Osaka Street food - Takoyaki, Japan

Osaka Street food – Takoyaki, Japan. Photo by Naoki Nakashima

With so much more wonders to Osaka, this is our personal shortlisted things to do in Osaka. Many tourists came to Osaka not knowing what to expect, being less futuristic and upbeat than Tokyo and less old-world charm than Kyoto, but soon found themselves delighted by its own charm. You get to enjoy the modernity of Japan city life here without getting bog down by the mad rush of huge Asian cities. There are also many old-world charms left if you know where to look. Overall, Osaka under promises and over delivers. Come here and get a new experience to your Japan trip. What other things do like to do when you are in Osaka?

Where to stay in Osaka

For easy access to other places or doing day trips to Himeji, it is good to stay near the Osaka train station *. A top rated 4 star hotel nearby the station is the Harmonie Embrasse * with large rooms by Japanese standard and impeccable services. Directly just at the station is the Ritz Carlton Osaka *. A mid-range option would be a business hotel, and the nearest good one is trust chain APA Hotel Osaka Higobashi Ekimae *. For more budget options, there is the well-known hostel chain J-Hoppers Osaka Guesthouse or a more indie Osaka Guesthouse HIVE *.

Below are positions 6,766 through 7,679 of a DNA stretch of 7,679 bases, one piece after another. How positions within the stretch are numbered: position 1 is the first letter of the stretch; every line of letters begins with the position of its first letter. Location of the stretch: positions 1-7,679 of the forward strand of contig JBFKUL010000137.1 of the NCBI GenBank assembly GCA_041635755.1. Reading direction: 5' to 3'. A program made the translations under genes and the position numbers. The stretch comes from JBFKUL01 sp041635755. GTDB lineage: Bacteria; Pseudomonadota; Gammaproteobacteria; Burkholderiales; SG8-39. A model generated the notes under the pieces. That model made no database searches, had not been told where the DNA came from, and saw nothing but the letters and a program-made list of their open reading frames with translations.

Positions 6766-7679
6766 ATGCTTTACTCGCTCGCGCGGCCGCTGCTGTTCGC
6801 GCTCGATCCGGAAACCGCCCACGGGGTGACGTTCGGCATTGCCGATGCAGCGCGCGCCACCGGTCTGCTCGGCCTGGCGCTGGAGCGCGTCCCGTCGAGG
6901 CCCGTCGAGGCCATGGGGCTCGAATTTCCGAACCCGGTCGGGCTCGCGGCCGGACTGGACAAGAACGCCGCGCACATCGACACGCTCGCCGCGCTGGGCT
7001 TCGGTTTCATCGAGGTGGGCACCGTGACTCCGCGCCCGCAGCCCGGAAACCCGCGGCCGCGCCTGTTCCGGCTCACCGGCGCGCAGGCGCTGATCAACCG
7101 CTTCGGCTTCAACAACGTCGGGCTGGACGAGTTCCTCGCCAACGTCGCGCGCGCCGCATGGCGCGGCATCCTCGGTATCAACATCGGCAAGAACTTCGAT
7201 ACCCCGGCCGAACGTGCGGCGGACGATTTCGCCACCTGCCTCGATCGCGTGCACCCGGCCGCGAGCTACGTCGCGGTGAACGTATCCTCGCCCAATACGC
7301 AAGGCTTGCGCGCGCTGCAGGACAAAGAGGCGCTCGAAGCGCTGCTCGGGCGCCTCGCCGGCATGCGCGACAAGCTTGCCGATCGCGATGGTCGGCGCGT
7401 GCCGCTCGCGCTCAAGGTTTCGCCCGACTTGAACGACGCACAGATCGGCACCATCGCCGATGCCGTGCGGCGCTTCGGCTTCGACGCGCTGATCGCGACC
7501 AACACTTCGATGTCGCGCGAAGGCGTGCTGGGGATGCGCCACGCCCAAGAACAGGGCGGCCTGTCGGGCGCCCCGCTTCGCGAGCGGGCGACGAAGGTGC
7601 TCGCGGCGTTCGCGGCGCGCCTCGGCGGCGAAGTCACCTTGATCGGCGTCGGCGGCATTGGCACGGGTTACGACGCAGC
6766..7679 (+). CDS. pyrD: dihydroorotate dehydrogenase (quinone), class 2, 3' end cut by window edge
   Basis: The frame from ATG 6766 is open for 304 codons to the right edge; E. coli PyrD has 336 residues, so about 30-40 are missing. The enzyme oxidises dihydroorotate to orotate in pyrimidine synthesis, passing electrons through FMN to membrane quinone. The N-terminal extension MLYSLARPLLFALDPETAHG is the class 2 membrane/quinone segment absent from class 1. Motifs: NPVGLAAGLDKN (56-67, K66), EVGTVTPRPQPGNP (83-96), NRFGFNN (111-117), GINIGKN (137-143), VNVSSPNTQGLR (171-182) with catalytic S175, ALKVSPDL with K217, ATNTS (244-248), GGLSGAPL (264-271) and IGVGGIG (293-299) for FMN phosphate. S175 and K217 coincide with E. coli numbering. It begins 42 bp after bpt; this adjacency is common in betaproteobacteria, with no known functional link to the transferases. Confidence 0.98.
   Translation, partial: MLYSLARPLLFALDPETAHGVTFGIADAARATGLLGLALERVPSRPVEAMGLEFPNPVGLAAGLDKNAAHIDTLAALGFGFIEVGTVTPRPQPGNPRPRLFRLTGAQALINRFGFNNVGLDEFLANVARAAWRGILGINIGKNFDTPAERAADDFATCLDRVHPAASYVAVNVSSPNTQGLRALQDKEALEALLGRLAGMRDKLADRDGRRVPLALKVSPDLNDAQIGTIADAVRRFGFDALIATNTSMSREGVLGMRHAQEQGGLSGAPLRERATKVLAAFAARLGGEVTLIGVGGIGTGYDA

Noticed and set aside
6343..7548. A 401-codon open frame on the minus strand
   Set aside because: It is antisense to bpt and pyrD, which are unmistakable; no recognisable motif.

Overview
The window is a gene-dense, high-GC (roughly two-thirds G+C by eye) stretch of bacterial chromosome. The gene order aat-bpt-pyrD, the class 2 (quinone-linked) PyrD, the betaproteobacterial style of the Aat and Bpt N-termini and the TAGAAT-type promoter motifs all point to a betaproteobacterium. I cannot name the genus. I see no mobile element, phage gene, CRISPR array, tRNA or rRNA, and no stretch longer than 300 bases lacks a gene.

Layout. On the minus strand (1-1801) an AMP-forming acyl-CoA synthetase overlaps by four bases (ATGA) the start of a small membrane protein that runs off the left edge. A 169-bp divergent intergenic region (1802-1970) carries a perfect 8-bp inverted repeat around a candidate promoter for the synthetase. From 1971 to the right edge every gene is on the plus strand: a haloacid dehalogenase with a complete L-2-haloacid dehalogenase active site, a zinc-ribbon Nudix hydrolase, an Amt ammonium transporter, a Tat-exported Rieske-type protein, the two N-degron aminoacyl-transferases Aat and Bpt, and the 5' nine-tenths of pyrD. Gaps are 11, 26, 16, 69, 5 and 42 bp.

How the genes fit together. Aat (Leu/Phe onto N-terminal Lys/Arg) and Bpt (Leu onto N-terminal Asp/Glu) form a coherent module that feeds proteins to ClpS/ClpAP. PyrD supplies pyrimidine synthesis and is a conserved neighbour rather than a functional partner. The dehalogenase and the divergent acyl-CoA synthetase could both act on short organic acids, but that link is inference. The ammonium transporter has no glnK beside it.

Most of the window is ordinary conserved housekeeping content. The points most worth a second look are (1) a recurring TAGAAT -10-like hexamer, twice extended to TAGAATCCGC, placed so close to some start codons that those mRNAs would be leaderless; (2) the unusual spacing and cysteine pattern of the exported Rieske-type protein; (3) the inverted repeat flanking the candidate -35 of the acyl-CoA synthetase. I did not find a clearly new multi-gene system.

For more central locations, there are really a great number of good accommodations to choose from in Osaka. Try OOKINI Ryokan Apartment * for a ryokan experience in the city with hotel standards. While the most popular hotel here is the Hotel Universal Port *. If you are looking for a capsule experience, then Capsul Hotel Astil Dotonbori * is definitely a good one to try.

Related articles:
Osaka Travel Guide
Himeji Itinerary – One day trip from Osaka
Kyoto Travel Guide
Top 10 Must Visit Places in Japan

Author: Rachel

Japan, as one of her very first trip far away from home, Rachel found it to be eye-opening and awe-inspiring. She got so fascinated by the distinction of Japan, especially the people and how such country so unique from the rest can exist in this chaotic world, that she went back twice to further her endless discovery of it. With that said, there is still much to explore in Japan! Google+